following this Task Forces recommendations related to defining, reporting and investigating child abuse.
Included in these changes was dedicated funding for state-of-the-art childrens advocacy centers. Still,
there is unfinished business, including decisions about a childs access to high quality medical exams
and on-going counseling and victim services. Also, undecided is which individuals should submit to
background checks and how regularly these checks should occur.
QUESTION #7
How do you intend to monitor and measure the implementation of these 2013/2014
comprehensive policy and practice changes, especiall y around key provisions
(e.g., consistency in reporting suspected child abuse and ensuring
multidisciplinary investigation teams operate with the protocol required by state
law)?

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QUESTION #8
Will you initiate an independent audit of ChildLine in order to anal yze the hotlines
staffing trends (e.g., number of staff, turnover rates, use of overtime) and the
recent implementation of modern technology? _____Yes _____ NO

QUESTION #9
How will your administration build upon Pennsyl vanias recent statutory decision
to dedicate state funding for childrens advocacy centers?

QUESTION #10a
Do you support regularl y updated (e.g., every 2 years) criminal and child abuse
background checks conducted by the Pennsyl vania State Police and the
Department of Public Welfare (DPW) for volunteers and paid employees having
regular contact with a child? _____Yes _____ No

QUESTION #10b
Do you support a federal criminal background check conducted by the Federal
Bureau of Investigation (FBI) for indi viduals who want to work or volunteer with
Pennsyl vania children but the person has not lived in PA continuousl y for the last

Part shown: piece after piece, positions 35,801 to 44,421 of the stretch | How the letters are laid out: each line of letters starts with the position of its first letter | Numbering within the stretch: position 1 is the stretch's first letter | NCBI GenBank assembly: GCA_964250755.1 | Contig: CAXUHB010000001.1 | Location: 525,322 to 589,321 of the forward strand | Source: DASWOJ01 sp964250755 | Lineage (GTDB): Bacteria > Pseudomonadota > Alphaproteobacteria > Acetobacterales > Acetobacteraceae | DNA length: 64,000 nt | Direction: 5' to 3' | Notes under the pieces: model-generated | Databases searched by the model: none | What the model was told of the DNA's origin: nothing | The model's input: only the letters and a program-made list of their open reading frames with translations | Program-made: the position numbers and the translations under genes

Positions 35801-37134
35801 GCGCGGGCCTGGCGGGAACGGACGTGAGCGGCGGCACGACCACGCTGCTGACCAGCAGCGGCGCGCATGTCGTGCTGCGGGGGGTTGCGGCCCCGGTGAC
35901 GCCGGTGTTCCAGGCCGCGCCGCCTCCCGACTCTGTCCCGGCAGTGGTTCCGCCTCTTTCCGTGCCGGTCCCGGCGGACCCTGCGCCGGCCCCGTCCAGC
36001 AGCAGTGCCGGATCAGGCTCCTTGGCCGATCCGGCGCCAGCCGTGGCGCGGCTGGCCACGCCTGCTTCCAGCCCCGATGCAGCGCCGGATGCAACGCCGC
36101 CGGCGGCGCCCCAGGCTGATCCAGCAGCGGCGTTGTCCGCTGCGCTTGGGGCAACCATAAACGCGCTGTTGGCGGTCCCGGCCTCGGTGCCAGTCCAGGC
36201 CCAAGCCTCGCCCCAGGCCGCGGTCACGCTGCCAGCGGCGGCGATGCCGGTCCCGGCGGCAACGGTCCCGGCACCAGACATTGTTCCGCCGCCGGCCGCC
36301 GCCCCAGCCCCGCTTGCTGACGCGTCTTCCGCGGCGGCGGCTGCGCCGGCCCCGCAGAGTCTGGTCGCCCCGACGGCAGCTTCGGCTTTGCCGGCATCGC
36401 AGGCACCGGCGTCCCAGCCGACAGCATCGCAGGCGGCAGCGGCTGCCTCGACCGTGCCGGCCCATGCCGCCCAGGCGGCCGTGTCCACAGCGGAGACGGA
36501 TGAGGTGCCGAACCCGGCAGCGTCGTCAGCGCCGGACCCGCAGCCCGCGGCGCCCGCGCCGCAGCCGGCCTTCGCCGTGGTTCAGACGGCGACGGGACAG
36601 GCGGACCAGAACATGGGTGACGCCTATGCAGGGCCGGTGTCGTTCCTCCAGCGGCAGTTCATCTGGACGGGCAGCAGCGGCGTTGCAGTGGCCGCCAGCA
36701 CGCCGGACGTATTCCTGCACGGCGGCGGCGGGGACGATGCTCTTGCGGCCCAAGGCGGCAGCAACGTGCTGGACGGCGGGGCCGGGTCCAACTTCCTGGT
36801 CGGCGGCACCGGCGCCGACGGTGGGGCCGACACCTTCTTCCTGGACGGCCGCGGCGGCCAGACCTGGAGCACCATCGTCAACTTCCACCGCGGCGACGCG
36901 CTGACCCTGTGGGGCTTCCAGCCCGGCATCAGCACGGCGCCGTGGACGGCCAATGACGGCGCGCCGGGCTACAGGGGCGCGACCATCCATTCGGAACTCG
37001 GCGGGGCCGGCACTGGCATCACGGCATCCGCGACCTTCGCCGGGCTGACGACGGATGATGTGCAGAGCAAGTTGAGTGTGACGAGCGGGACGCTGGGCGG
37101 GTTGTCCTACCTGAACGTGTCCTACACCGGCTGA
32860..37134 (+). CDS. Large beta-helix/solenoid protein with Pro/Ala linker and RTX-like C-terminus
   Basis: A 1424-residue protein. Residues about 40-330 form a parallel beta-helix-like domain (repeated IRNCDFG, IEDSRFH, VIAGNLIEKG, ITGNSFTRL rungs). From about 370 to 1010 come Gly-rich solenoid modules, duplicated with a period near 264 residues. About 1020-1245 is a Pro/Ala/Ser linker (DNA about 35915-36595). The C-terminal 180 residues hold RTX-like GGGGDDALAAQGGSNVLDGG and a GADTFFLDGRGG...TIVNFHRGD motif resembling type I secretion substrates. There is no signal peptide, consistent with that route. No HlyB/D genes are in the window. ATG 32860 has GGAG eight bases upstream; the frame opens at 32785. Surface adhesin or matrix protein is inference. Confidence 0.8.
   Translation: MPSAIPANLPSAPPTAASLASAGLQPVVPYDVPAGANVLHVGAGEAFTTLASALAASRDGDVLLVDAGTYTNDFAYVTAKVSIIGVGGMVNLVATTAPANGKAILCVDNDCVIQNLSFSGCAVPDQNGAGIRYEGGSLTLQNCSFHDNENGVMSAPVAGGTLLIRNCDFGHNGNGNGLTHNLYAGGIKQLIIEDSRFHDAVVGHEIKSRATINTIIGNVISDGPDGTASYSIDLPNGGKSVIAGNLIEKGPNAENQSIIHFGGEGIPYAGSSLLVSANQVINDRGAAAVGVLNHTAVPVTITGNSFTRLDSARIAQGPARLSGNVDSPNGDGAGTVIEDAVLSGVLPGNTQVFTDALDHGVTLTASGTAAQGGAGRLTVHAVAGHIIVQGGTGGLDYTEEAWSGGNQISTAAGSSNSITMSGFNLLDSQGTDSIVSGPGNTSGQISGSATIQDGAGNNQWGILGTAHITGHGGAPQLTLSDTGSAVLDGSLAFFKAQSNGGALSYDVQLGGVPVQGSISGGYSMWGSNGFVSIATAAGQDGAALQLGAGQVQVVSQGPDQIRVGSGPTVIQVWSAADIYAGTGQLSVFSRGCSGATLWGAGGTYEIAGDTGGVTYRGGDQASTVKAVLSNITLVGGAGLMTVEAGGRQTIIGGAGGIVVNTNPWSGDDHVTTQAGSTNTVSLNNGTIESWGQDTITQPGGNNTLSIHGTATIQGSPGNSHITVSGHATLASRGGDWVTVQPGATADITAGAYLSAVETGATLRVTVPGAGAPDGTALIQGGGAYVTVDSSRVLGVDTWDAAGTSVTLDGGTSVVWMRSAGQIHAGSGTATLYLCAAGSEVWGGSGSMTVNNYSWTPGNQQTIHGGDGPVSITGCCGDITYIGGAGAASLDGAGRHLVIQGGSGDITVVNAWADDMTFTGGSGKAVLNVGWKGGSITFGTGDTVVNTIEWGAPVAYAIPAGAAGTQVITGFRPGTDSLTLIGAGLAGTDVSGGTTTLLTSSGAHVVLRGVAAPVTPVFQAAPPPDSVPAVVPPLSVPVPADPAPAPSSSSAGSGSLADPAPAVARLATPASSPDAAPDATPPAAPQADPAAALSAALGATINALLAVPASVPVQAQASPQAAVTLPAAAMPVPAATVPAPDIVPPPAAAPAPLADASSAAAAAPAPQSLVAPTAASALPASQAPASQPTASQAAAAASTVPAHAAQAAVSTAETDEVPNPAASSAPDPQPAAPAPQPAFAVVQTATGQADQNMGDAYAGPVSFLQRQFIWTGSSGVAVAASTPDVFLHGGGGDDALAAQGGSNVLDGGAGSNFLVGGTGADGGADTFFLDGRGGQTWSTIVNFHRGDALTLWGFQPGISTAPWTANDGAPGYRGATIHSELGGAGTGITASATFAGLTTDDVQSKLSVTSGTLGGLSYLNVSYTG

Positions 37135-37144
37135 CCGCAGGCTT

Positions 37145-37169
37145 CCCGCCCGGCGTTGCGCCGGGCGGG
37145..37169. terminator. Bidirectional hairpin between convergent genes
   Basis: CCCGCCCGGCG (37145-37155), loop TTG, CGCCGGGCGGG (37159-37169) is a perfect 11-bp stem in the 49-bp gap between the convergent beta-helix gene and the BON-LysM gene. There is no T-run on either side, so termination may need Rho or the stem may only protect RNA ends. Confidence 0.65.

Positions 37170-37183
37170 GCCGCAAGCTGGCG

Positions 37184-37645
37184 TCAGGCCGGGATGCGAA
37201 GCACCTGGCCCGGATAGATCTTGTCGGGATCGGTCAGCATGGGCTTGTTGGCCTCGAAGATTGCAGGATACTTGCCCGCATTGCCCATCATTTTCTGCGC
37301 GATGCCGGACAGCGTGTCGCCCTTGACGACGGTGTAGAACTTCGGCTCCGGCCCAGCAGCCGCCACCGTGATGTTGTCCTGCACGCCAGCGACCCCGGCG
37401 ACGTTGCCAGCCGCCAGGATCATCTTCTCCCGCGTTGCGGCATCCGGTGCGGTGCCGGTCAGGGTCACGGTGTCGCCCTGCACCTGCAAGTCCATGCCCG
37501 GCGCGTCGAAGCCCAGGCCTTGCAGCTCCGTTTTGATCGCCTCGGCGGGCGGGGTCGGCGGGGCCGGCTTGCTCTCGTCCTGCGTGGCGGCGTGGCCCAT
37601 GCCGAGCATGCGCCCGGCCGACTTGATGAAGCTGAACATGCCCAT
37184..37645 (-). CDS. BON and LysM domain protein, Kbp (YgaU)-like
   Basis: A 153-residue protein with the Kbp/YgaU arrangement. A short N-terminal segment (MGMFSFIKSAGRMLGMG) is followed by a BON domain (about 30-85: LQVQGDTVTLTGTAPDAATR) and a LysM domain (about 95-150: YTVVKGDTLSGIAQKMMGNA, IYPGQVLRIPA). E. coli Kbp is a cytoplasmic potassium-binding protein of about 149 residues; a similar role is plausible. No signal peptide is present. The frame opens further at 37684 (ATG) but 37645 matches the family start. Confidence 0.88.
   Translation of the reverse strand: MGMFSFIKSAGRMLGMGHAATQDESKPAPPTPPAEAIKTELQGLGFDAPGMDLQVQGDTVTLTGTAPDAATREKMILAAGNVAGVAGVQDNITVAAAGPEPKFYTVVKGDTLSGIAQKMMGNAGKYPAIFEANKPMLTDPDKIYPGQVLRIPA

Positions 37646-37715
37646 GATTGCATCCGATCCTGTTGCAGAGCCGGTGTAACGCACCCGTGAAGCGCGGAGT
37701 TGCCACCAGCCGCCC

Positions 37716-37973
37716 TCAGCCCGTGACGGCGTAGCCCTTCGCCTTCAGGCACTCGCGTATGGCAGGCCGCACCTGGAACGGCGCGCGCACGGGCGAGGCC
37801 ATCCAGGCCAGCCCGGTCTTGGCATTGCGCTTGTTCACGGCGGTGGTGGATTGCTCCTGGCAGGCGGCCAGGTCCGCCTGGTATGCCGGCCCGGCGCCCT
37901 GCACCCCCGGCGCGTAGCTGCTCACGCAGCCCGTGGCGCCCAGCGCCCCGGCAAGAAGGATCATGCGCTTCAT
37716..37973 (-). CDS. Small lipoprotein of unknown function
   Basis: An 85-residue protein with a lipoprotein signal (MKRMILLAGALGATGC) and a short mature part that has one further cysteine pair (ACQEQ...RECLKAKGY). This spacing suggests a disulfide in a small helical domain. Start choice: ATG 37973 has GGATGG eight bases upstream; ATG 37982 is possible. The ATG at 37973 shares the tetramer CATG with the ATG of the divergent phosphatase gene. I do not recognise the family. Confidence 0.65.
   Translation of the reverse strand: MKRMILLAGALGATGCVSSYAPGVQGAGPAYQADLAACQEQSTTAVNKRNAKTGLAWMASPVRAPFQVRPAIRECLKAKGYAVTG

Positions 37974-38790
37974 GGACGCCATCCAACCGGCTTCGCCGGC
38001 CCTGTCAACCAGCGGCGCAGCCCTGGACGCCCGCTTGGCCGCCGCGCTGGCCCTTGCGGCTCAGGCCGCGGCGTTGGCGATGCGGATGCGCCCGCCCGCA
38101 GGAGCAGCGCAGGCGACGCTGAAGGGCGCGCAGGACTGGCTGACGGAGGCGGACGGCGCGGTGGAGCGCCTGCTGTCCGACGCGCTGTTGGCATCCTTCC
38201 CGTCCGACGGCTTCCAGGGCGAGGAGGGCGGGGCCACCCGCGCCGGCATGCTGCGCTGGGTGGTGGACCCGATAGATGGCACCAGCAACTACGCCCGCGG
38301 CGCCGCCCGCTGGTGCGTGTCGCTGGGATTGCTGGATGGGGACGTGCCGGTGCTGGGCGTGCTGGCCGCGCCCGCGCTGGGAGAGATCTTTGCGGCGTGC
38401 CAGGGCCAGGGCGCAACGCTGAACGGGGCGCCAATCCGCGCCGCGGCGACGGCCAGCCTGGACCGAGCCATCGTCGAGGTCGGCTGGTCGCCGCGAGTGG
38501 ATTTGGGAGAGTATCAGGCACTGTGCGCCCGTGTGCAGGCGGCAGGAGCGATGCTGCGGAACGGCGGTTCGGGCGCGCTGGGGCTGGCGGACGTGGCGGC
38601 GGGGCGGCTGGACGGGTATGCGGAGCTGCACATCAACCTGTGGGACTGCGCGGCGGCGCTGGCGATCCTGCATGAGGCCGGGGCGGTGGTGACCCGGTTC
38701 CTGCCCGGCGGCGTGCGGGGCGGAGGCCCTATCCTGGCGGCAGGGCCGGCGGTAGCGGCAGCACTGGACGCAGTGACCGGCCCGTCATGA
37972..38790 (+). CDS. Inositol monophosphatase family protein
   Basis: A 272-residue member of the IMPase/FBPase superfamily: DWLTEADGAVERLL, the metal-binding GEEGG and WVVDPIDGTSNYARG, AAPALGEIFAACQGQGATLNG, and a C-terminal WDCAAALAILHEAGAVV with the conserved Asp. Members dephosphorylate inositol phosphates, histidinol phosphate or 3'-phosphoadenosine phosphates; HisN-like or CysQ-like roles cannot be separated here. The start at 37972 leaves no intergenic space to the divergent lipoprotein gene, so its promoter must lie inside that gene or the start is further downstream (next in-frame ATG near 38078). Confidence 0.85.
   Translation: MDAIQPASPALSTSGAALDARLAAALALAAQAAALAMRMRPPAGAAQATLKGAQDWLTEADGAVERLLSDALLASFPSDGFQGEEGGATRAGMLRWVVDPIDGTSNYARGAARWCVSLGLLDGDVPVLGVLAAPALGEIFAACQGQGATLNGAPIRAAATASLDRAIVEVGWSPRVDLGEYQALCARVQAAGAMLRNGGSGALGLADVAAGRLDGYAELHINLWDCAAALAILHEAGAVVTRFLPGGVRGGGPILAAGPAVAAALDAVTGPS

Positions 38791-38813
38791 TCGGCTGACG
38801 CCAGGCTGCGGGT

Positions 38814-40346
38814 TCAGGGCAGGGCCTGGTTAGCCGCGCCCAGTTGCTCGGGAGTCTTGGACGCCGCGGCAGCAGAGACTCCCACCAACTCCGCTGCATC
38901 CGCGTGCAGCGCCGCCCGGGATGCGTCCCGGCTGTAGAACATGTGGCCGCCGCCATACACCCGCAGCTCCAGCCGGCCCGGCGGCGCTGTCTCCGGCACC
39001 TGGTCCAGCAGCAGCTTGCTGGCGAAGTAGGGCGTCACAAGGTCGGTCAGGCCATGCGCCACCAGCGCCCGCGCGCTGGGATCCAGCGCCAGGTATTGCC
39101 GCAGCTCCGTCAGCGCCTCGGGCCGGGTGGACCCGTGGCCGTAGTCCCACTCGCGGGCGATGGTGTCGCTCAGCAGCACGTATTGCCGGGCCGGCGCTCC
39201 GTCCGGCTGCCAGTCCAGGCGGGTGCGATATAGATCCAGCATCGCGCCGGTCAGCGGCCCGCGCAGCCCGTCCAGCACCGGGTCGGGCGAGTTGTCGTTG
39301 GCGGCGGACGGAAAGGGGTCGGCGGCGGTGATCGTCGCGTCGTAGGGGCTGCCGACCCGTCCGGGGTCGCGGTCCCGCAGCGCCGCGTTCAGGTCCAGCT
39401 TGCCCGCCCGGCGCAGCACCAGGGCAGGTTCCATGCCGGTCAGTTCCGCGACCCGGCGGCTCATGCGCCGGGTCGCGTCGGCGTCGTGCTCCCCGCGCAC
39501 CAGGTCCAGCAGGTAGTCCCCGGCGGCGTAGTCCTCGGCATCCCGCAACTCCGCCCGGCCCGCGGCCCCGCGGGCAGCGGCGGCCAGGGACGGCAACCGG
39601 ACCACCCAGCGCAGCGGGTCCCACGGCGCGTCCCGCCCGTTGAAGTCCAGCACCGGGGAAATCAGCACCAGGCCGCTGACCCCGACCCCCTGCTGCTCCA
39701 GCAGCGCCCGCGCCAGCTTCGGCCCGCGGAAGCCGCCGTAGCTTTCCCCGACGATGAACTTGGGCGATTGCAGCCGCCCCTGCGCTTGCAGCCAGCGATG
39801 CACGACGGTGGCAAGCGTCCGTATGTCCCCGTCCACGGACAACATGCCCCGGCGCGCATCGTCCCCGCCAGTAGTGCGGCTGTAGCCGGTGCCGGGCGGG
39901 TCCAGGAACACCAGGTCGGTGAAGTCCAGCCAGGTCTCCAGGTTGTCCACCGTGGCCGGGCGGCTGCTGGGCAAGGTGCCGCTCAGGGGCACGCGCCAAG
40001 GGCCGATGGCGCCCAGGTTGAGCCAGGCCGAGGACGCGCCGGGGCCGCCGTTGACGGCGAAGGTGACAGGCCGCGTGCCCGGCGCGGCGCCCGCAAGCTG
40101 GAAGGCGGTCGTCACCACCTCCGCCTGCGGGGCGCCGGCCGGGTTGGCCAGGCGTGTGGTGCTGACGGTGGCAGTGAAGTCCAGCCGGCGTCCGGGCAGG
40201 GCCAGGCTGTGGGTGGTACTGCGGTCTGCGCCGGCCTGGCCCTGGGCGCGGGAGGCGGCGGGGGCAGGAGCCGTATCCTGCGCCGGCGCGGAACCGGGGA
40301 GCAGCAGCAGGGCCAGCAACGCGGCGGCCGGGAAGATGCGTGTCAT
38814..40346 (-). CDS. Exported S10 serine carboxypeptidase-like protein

ten years? _____Yes _____ No



PROBLEM STATEMENT: Pennsylvania children, youth and families benefit from child-welfare services
delivered by public and private providers as part of a state-supervised and county-administered system
that has many strengths. Unfortunately, too often the child welfare system does not function as needed
to effectively assess and assure the safety of a child as well as guard the rights of parents, children and
alleged perpetrators. Decisions made and public resources spent have a profound impact on the safety,
liberty and custody of children and families. Mechanisms to respond to child-welfare complaints or to
report concerns about specific decisions for an individual child or a class of children exist within the
Department of Public Welfare, the county child welfare agencies and their contractors. This presents an
obvious lack of objectivity and independence as well as impacts public confidence in this system.
QUESTION #11
Do you support a state-level independent Child Protection Ombudsman or what
some refer to as the Child Protection Advocate? _____ Yes _____ No

If yes, please explain how you see this office developing during your administration (e.g.,
by executive order or legislation, as an office of state government or through a contract
with an independent entity).

If you do not support the Ombudsman/Advocate, please explain how your administration
will assure meaningful independent complaint resolution within Pennsylvanias child
welfare system.


PROBLEM STATEMENT: Recently the New York Times Editorial Board acknowledged a central lesson
of the Gerald Sandusky serial child sexual abuse scandal - It can take years before victims are
emotionally and psychologically ready to come forward. Pennsylvanias criminal statute of limitation
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(SOL) in child sexual abuse cases is generally until the child victim reaches the age of 50, while the civil
SOL is to the victims 30
th
birthday. A states approach to SOLs can create uneven access to justice and
may contribute to some perpetrators escaping accountability permitting them opportunities to continue to
sexually abuse children. PAs criminal and civil SOLs in child sexual abuse cases were not addressed
by the Task Force on Child Protection in 2012.
QUESTION #12
Do you support changes to Pennsyl vanias criminal and civil statute of limitations
in child sexual abuse cases, specificall y would you sign the following legislation
as Governor of the Commonwealth:

To eliminate the criminal statute of limitation? ___ Yes ____ No

To eliminate the civil statute of limitation? ___ Yes ____ No

To extend the civil statute of limitations in child sexual abuse cases until the child
victim reaches the age of 50? ___ Yes ____ No

To permit a time-limited (e.g., 2 year) retroactive window for filing a civil claim with
this option available to child sexual abuse survi vors previousl y barred by existing
SOLs? ___ Yes ____ No